LATAM Airlines says bookings strong again after World Cup dip

SANTIAGO Wed Aug 13, 2014 1:36pm EDT

SANTIAGO Aug 13 (Reuters) - Latin America's largest carrier, LATAM Airlines Group SA, expects passenger demand and margins to improve as bookings recover after the soccer World Cup, a company executive said on Wednesday.

LATAM Airlines , which formed in 2012 from the tie-up of Chilean flagship LAN and Brazil's TAM, reported on Tuesday a loss of $59 million in the second quarter as Brazilians chose to stay home and business travellers avoided the country during the World Cup.

But bookings and yields were now returning to pre-World Cup levels, TAM's chief executive, Claudia Sender, told investors during a conference call on Wednesday.

"We have seen bookings coming back at very healthy levels, very similar to what we were seeing before the World Cup," she said. "We do expect a much healthier operation for the rest of the third quarter."

The carrier had warned that the negative impact on its margin from the World Cup would be between $140 million and $160 million, mostly affecting July, usually one of its strongest months.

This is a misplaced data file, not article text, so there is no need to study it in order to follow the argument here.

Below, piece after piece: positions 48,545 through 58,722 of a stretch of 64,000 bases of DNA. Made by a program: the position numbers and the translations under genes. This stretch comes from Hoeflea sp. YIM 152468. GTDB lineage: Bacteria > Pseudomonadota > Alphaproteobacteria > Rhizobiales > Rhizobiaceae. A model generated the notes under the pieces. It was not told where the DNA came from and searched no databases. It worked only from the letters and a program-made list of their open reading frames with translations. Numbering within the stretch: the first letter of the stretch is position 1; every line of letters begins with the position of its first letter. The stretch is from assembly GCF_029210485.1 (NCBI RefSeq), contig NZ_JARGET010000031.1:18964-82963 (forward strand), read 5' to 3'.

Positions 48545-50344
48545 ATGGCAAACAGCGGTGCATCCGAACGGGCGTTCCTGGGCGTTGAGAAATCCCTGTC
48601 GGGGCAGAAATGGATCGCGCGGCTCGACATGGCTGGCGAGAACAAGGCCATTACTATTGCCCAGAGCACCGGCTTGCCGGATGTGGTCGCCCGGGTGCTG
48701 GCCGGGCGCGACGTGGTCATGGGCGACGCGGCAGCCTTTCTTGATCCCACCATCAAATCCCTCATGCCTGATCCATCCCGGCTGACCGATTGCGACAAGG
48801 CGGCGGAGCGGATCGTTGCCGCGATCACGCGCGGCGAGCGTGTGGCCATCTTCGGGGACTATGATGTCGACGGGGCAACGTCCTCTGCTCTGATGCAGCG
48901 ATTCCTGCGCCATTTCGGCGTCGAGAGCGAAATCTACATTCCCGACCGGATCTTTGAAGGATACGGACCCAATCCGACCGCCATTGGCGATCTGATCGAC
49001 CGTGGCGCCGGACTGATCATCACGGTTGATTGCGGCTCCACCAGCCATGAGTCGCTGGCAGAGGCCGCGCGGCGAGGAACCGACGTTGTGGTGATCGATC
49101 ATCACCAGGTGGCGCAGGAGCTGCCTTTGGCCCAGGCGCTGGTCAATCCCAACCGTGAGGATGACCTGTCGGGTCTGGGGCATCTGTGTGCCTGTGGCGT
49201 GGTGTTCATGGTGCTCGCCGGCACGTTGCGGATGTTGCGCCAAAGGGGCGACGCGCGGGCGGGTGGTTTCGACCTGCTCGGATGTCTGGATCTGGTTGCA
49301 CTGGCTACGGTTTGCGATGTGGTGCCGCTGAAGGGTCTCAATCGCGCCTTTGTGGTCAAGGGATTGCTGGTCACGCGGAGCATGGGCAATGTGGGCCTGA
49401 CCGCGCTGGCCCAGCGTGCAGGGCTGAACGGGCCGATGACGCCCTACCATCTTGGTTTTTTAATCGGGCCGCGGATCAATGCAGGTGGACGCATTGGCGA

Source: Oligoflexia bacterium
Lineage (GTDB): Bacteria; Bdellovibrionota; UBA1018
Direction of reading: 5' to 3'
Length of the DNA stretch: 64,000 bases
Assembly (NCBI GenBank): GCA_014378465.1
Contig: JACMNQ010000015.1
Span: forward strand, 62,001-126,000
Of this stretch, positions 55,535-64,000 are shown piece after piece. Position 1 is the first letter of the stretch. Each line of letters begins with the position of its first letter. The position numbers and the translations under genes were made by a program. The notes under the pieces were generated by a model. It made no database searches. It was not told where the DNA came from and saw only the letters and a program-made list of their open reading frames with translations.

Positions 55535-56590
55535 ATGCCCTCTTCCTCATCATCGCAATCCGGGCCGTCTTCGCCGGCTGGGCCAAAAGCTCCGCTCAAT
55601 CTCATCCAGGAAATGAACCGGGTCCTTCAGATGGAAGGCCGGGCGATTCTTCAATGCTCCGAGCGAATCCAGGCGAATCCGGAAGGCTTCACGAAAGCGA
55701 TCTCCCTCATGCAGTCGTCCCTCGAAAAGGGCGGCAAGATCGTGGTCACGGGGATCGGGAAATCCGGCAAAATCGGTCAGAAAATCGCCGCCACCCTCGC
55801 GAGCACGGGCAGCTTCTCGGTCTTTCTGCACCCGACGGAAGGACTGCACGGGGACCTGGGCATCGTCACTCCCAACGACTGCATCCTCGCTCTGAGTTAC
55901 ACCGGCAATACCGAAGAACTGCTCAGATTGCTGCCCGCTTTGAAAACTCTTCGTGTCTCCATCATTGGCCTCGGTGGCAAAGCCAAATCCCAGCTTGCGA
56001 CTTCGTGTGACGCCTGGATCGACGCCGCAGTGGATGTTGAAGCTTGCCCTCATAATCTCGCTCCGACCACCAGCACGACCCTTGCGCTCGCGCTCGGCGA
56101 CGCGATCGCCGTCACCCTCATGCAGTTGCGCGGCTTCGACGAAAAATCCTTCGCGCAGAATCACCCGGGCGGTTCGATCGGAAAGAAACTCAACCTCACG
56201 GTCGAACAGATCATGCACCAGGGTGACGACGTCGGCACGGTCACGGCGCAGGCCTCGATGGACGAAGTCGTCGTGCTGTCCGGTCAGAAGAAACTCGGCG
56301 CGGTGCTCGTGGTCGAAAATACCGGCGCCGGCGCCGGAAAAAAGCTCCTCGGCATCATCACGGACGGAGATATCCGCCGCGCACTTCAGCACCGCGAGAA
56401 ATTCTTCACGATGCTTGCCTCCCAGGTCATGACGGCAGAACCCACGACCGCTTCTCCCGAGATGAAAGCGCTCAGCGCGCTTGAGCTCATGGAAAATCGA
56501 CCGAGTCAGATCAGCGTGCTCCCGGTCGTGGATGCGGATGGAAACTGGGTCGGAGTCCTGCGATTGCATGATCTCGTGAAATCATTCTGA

"We should see margin expansion improve even in August but obviously the impact of the third quarter and the month of July which is seasonally very high is significant," said Sender.

"So definitely there will be a healthier margin in the fourth quarter," she added.

LATAM has been cutting capacity on Brazilian routes and deleveraging to try to shore up its margins and recover the investment grade LAN enjoyed prior to the merger.

The airline is aiming to recover the coveted investment grade, but that is more likely from 2016 rather than next year, said Sender.

Another drag on performance has been the weaker economic environment throughout South America. In particular, operations in Argentina have been affected by the country's peso devaluation and economic crisis.

However, LATAM said on Wednesday that the fall in demand from Argentina had been less than the airline had expected and was already beginning to recover. (Reporting by Felipe Iturrieta; Writing by Anthony Esposito, Editing by Rosalba O'Brien, Bernard Orr)

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